Misguided Teens Ignore Real Danger


Gracie Woidat, Lifestyle editor

Lamorinda has recently been afflicted by fires, power shutdowns, earthquakes, poor air quality, robberies, and even a shooting on Halloween night that claimed 5 lives.

1 might assume that residents have taken heed, reflected and formulated a plan for action in response to these events. Unfortunately, the vast majority remains defiantly light-hearted, seemingly unfazed by these threats.

Being prepared for emergencies is extremely important, especially living in California, considering the types of natural disasters we endure are earthquakes and wildfires.

While other states have natural disasters as well, most are predictable, and citizens are given some sort of warning in advance so that they have time to prepare and evacuate. However, events such as earthquakes and wildfires often occur without any notice, giving even less time to react. That is why it is crucial to prepare yourself and your family ahead of time.

My experience, and the experiences of some of my acquaintances, has revealed how underprepared we all are for an emergency.

Sophomore Sophia Harju, who was evacuated during the Merrill fire at Sanders Ranch in October, said she grabbed her phone and her dog, but “definitely wished [she] was more prepared,” as she left many things such as money, passports, and schoolwork inside her home.

Unfortunately, the plague of power outages and threat of fire have made students more concerned about printing homework and studying for tests in the dark than for the safety of their own families. While this drive to succeed can be a positive thing, it has also resulted in students mis-prioritizing their schoolwork over their safety.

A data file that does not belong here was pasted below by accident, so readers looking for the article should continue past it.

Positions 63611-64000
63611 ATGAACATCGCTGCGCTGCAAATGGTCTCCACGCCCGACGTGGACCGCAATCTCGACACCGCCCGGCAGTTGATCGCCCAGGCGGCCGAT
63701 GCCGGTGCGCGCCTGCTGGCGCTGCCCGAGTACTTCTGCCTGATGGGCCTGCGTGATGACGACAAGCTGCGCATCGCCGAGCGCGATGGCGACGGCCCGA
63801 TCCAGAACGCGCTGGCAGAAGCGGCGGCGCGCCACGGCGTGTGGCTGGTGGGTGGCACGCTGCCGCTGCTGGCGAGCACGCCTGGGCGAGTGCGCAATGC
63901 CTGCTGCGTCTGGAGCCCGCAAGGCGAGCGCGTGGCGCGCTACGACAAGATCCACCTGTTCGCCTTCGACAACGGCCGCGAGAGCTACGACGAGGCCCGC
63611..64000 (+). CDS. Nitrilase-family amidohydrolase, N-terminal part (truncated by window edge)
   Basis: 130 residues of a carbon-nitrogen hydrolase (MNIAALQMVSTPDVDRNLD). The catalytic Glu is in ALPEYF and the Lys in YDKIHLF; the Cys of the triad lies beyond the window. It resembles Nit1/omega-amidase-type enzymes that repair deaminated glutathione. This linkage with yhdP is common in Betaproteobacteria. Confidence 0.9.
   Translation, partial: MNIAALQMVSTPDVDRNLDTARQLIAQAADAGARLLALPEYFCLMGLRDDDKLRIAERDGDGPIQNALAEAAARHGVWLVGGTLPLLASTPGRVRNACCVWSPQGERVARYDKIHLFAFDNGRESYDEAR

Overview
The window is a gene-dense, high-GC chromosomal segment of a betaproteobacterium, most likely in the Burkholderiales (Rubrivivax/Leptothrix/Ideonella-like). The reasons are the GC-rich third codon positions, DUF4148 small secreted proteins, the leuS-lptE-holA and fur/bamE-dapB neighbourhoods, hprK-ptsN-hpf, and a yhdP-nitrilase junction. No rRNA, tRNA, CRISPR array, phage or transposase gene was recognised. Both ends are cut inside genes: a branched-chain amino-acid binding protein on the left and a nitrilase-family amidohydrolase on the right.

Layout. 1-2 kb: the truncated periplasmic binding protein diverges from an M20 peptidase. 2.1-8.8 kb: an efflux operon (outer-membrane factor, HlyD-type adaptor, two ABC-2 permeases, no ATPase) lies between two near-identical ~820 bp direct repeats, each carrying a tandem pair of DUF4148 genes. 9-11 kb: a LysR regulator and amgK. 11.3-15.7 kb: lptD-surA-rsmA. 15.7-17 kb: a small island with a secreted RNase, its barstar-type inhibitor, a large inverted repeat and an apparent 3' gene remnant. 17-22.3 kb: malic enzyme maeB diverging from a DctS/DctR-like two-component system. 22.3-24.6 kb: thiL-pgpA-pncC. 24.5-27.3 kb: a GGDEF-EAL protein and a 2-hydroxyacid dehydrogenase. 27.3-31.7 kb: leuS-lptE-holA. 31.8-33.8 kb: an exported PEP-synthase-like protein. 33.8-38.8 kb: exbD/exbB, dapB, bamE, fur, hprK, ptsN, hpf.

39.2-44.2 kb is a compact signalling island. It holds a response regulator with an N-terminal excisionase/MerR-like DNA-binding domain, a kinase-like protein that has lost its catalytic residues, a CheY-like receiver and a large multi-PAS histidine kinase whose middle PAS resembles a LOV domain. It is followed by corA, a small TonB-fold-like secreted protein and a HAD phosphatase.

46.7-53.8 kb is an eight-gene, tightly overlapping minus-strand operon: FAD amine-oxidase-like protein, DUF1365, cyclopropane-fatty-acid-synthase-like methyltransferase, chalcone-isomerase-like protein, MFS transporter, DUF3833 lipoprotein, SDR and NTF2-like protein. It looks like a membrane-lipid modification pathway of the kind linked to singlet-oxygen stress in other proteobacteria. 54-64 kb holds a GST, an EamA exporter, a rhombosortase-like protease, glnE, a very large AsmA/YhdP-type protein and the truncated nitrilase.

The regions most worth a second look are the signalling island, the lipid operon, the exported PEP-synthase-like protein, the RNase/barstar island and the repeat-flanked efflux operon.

Seriously, what is more important? Figuring out how to print your essay, or figuring out how to not go hungry during 3 days without electricity powering your fridges?

Our community has been demonstrating nothing but “1st world problems.” I understand that there are other concerns, but a majority of the comments I have overheard from my peers have been incredibly superficial considering the very real dangers.

I don’t believe that the problem is a lack of education on emergency preparedness among high schoolers. There are plenty of easy, and frankly quite obvious, ways to prepare yourself, such as simply keeping a “grab-and-go” kit ready with some necessities in the case of an evacuation. And we’ve endured plenty of presentations from local authorities during our elementary school days about the importance of having a set evacuation and meeting plan with your family.

The main issue here is that a majority of high schoolers are hearing, but not listening to this advice. They are so self-absorbed and overconfident they have adopted a facade of invincibility, with a “that may have happened to them but it won’t happen to me” mindset.

It’s no secret that the lack of full development in teens’ brains can lead to reckless behavior and throwing caution to the wind, but there’s a difference between foolishness and willful ignorance.

An example of this catastrophic stupidity is the Oregon Eagle Creek fire that was caused by a teen setting off fireworks in the dry Columbia River Gorge canyon, starting a massive wildfire that burned over 48,000 acres, as reported by Mercury News in May 2018. The teen is reportedly now on the hook for $36 million in damages. While this is an extreme example, it demonstrates that a little common sense can help you avoid potentially life-changing disaster.

A more local and recent example would be the previously mentioned Merrill fire, as it was reportedly caused by a vape pen, according to an article by Kron 4 published in October.

Living in a community as generally safe and comfortable as Lamorinda lulls residents into a false sense of security. These past weeks have certainly proved that, so why aren’t we taking action to protect ourselves with some simple preparations?

Regardless of where you live, there are always going to be tons of possible emergencies that could hit you at anytime. Not only that, but the effects of climate change have already revealed themselves in the forms of chaotic hurricanes and disastrous wildfires. The future is uncertain and unpredictable, so doing as much as you can to prepare yourself is the rational thing to do, and would certainly grant some peace of mind.

I implore you to be more aware about what you need to do in order to keep yourself and your family safe.